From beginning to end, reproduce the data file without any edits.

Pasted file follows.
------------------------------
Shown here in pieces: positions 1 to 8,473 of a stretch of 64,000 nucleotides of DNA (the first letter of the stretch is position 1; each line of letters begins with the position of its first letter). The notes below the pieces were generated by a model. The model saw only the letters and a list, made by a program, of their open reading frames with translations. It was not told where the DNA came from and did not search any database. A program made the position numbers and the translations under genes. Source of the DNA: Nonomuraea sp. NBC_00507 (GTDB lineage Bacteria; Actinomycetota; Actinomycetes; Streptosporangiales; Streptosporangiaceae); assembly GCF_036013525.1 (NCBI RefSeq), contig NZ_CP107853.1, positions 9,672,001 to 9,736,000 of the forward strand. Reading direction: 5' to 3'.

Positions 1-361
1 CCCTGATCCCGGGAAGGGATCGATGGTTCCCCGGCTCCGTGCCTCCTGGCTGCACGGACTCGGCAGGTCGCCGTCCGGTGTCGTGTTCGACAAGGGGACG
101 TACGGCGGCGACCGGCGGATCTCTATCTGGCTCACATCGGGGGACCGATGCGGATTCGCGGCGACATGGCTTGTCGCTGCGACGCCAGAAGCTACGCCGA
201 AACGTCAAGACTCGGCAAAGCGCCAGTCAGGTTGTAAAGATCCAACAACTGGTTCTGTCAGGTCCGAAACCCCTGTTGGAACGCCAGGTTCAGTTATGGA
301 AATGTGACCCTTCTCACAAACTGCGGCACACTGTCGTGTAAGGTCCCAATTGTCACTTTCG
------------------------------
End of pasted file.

Shown here in pieces: positions 1 to 8,473 of a stretch of 64,000 nucleotides of DNA (the first letter of the stretch is position 1; each line of letters begins with the position of its first letter). The notes below the pieces were generated by a model. The model saw only the letters and a list, made by a program, of their open reading frames with translations. It was not told where the DNA came from and did not search any database. A program made the position numbers and the translations under genes. Source of the DNA: Nonomuraea sp. NBC_00507 (GTDB lineage Bacteria; Actinomycetota; Actinomycetes; Streptosporangiales; Streptosporangiaceae); assembly GCF_036013525.1 (NCBI RefSeq), contig NZ_CP107853.1, positions 9,672,001 to 9,736,000 of the forward strand. Reading direction: 5' to 3'.

Positions 1-361
1 CCCTGATCCCGGGAAGGGATCGATGGTTCCCCGGCTCCGTGCCTCCTGGCTGCACGGACTCGGCAGGTCGCCGTCCGGTGTCGTGTTCGACAAGGGGACG
101 TACGGCGGCGACCGGCGGATCTCTATCTGGCTCACATCGGGGGACCGATGCGGATTCGCGGCGACATGGCTTGTCGCTGCGACGCCAGAAGCTACGCCGA
201 AACGTCAAGACTCGGCAAAGCGCCAGTCAGGTTGTAAAGATCCAACAACTGGTTCTGTCAGGTCCGAAACCCCTGTTGGAACGCCAGGTTCAGTTATGGA
301 AATGTGACCCTTCTCACAAACTGCGGCACACTGTCGTGTAAGGTCCCAATTGTCACTTTCG